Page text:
Before it finally ground to a halt in October 2002 the work of the Northern Ireland Assembly was hampered by suspensions and squabbling.
Stormont: the driveway to peace?
The Good Friday Agreement of April 1998 laid the foundations of the Northern Ireland Assembly. Elections were to be by the Single Transferable Vote System, which best served an electorate whose loyalties were split between several parties.
Central to the Agreement was the need to make the the 108 seat assembly run on a cross-community basis, so assembly members had to designate themselves as Nationalist, Unionist or Other and decisions required agreement from a significant percentage of each group.
When the assembly met for the first time on 1 July 1998 - six days after elections - it was without legislative power.
There was no meeting to appoint ministers until a year later and it was boycotted by the Ulster Unionist Party (UUP) and the Democratic Unionist Party (DUP) because they said: "those associated with terrorists should not be allowed to sit in Government".
After a four month delay the d'Hondt voting system - assuring representation for the smaller parties - was used to put together the 10-member Executive.
The UUP and Social Democratic and Labour Party (SDLP) got three ministers apiece, the DUP and Sinn Fein two each.
One of the key appointments was Martin McGuinness as Education Minister. Unionists were not happy that the former IRA commander had got the role but McGuinness argued that he would govern for all children.
The decommissioning hurdle
Devolution operated from 2 December 1999 but the issue of decommissioning had not been resolved.
Northern Ireland Secretary Peter Mandelson suspended the Assembly for the first time on 11 February 2000. He said there was "no choice" without the IRA stepping back from its refusal to disarm.
The power-sharing executive was reinstalled at the end of April 2000 after David Trimble secured the backing of his party and the IRA made a statement about putting its arms beyond use.
This time devolution remained in operation for a year before David Trimble threatened to resign as First Minister because of a lack of actual decommissioning. He enacted his threat on 1 July.
Playing for time
Fresh elections were needed if a new First Minister was not appointed within six weeks. The new Northern Ireland Secretary - since January 2001 - John Reid suspended devolution and restored it 24 hours later to retrigger the six week countdown.
But he could not rely on technical devices forever and in September 2001, announced the assembly would be restored. There was, he said, "a general sense of finality".
A frantic period followed including Unionist attempts to expel Sinn Fein from the chamber. When they failed the Ulster Unionist ministers resigned - triggering a seven day deadline.
Sinn Fein President Gerry Adams announced he had urged the IRA to make a "groundbreaking move" to save the peace process. Soon there was independent confirmation that the IRA has put some of its arms beyond use.
This was the signal that David Trimble has been waiting for and he saved the Executive from collapse by re-nominating his party's ministers.
But, in another twist in the tale, two members of the UUP voted against him, thwarting his bid to become First Minister. The Alliance Party redesignated themselves as Unionists to provide Trimble with the cross-party votes he required under the rules of the Assembly.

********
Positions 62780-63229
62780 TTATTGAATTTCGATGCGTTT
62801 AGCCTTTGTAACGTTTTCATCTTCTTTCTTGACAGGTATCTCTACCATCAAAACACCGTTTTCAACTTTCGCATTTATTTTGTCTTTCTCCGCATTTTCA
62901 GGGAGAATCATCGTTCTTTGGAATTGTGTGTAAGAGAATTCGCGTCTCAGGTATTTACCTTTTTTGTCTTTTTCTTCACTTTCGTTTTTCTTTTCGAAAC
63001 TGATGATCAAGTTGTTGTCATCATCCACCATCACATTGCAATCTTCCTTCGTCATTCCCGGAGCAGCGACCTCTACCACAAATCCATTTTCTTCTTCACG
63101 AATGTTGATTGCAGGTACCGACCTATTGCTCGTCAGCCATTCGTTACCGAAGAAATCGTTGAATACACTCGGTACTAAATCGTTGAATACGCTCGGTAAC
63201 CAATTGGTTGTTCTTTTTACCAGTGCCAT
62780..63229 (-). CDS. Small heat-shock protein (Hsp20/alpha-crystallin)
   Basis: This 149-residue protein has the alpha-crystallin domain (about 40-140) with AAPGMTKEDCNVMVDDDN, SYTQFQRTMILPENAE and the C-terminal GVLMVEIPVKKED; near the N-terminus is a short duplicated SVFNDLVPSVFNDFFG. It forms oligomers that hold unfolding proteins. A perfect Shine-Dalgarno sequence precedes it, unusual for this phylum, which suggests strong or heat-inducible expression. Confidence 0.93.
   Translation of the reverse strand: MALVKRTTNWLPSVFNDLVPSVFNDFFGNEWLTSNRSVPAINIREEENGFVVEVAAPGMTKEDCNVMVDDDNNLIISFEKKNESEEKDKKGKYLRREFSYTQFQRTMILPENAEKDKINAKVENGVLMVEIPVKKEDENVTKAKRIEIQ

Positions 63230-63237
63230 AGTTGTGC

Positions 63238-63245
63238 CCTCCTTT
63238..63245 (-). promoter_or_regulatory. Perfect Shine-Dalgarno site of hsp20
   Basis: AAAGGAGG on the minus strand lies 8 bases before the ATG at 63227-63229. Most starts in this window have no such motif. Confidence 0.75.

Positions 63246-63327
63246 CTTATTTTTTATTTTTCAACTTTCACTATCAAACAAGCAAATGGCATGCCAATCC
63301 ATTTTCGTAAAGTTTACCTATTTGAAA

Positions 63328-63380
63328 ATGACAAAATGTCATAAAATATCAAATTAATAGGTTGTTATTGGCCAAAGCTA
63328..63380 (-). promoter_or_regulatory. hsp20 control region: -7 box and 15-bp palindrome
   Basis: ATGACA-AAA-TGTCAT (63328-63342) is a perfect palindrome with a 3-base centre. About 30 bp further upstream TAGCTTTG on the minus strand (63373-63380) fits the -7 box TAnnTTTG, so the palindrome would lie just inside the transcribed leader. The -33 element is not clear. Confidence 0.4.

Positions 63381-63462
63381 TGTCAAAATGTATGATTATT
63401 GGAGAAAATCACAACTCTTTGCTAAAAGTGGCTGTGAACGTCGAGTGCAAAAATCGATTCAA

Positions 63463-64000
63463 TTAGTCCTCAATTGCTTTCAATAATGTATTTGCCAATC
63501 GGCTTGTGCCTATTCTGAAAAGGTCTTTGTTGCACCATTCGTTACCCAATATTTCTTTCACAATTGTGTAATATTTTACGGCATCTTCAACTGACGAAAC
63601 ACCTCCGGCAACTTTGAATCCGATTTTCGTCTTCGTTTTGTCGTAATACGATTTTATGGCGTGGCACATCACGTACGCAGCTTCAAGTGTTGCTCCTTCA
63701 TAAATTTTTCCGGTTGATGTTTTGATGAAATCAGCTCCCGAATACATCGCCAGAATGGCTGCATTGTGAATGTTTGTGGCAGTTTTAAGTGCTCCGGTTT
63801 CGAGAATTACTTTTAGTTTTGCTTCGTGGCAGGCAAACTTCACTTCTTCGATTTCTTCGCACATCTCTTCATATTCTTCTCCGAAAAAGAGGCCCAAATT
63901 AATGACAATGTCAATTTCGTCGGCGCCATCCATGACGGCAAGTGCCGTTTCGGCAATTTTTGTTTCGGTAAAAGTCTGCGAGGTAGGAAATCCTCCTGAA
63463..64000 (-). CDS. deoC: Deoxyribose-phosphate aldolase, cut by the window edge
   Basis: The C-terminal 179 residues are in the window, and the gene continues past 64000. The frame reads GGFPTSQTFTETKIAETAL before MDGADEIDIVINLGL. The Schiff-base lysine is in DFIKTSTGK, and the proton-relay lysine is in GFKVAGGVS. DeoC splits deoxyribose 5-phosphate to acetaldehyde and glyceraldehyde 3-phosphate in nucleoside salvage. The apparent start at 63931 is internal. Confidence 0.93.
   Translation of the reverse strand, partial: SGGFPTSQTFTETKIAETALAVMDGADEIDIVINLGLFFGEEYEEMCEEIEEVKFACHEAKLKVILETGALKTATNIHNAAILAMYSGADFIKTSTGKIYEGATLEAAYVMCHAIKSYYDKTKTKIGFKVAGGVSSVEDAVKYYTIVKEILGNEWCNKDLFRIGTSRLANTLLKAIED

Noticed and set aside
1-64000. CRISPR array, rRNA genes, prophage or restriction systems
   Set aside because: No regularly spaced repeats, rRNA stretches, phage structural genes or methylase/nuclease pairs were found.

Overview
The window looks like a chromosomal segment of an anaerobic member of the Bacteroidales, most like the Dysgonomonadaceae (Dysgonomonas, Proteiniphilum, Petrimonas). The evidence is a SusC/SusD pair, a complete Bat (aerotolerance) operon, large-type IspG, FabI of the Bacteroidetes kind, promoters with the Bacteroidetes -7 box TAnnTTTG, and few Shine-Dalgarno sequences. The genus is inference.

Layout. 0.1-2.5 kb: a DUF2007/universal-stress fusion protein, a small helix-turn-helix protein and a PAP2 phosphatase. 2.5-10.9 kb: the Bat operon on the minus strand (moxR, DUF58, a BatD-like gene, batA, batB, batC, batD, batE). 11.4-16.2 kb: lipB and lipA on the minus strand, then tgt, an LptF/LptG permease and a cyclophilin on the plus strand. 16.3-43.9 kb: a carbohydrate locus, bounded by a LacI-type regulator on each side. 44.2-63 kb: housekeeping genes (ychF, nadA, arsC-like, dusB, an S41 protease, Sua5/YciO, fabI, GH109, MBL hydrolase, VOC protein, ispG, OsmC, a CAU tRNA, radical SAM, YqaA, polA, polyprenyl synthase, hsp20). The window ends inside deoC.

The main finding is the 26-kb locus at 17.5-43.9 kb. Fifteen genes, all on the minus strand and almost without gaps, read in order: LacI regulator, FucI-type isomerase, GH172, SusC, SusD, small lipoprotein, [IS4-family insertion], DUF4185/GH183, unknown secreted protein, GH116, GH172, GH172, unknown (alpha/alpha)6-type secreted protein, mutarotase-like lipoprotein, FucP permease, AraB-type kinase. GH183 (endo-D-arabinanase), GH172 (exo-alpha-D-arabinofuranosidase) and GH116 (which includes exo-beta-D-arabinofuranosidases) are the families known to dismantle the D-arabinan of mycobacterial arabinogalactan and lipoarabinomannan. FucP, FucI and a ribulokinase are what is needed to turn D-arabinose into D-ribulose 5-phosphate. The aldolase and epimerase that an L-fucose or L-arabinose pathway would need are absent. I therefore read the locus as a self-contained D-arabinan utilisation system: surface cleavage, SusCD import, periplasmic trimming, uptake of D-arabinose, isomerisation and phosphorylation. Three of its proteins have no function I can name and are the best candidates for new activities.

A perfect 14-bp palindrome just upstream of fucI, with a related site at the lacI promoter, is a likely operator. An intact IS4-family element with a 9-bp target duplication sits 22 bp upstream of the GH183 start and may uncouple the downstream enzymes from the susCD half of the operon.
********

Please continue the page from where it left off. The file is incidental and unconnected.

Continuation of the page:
Trimble was returned as First Minister with a new deputy in the SDLP's Mark Durkan. In an unedifying end to this gripping chapter in the assembly's history scuffles broke out between members outside the chamber after his re-election.
Following the turbulence of 2001 the early months of last year saw the business of the assembly proceed relatively smoothly and they got some real work done.
The assembly compared well with the Scottish Parliament in terms of the number of bills it passed over the early period of its existence.
The Northern Ireland Commissioner for Children and Young People Bill passed through the Assembly and went on to Westminster.
For former Northern Ireland Secretary John Reid, one of the "finest achievements" of the Assembly was the new Northern Ireland Policing Board.
And Education Minister Martin McGuinness made the decision to abolish the 11-plus just days before the end of devolution last October. An act the unionists described as "political opportunism".
When foot-and-mouth disease hit Northern Ireland in April 2001 some feel the quick reaction of the assembly was vital. In the absence of the assembly there are complaints that there is a loss of local interest and accountability.
The Sinn Fein Offices at Stormont were raided as part of a police investigation into intelligence gathering by republicans on 4 October 2002.
And David Trimble again threatened to quit the executive and the spy ring allegations speeded up the process.
The First Minister gave a seven day deadline and demand: either Sinn Fein goes or his party the Ulster Unionists would pull out.
With collapse imminent John Reid authorised another suspension of the assembly on 14 October.
Shortly before the assembly collapsed Tony Blair urged the IRA that, "It's time for acts of completion".
Since October the province has been run directly from Westminster by Northern Ireland Office Ministers.
Elections to the assembly were scheduled for the 29 May. But without a breakthrough in the peace process the British Government made the decision to suspend them.
They decided that assurances from Sinn Fein did not go far enough. In an unlikely alliance the DUP and Sinn Fein have both called for a June election. The government's latest legislation has not included a target date.